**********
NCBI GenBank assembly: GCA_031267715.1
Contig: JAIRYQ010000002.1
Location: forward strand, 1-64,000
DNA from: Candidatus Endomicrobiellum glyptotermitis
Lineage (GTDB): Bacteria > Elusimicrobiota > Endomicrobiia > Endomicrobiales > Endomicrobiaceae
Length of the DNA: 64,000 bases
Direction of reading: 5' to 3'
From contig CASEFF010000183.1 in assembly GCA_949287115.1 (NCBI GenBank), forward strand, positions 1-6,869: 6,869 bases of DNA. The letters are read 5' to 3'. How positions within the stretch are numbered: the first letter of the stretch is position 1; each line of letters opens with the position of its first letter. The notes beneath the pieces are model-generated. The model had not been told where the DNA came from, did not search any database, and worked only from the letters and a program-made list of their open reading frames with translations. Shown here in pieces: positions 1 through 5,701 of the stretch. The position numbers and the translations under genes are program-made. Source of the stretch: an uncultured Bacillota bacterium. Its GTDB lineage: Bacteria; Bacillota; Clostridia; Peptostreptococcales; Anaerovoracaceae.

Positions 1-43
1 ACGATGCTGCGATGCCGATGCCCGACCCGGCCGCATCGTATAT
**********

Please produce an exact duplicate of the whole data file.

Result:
NCBI GenBank assembly: GCA_031267715.1
Contig: JAIRYQ010000002.1
Location: forward strand, 1-64,000
DNA from: Candidatus Endomicrobiellum glyptotermitis
Lineage (GTDB): Bacteria > Elusimicrobiota > Endomicrobiia > Endomicrobiales > Endomicrobiaceae
Length of the DNA: 64,000 bases
Direction of reading: 5' to 3'
From contig CASEFF010000183.1 in assembly GCA_949287115.1 (NCBI GenBank), forward strand, positions 1-6,869: 6,869 bases of DNA. The letters are read 5' to 3'. How positions within the stretch are numbered: the first letter of the stretch is position 1; each line of letters opens with the position of its first letter. The notes beneath the pieces are model-generated. The model had not been told where the DNA came from, did not search any database, and worked only from the letters and a program-made list of their open reading frames with translations. Shown here in pieces: positions 1 through 5,701 of the stretch. The position numbers and the translations under genes are program-made. Source of the stretch: an uncultured Bacillota bacterium. Its GTDB lineage: Bacteria; Bacillota; Clostridia; Peptostreptococcales; Anaerovoracaceae.

Positions 1-43
1 ACGATGCTGCGATGCCGATGCCCGACCCGGCCGCATCGTATAT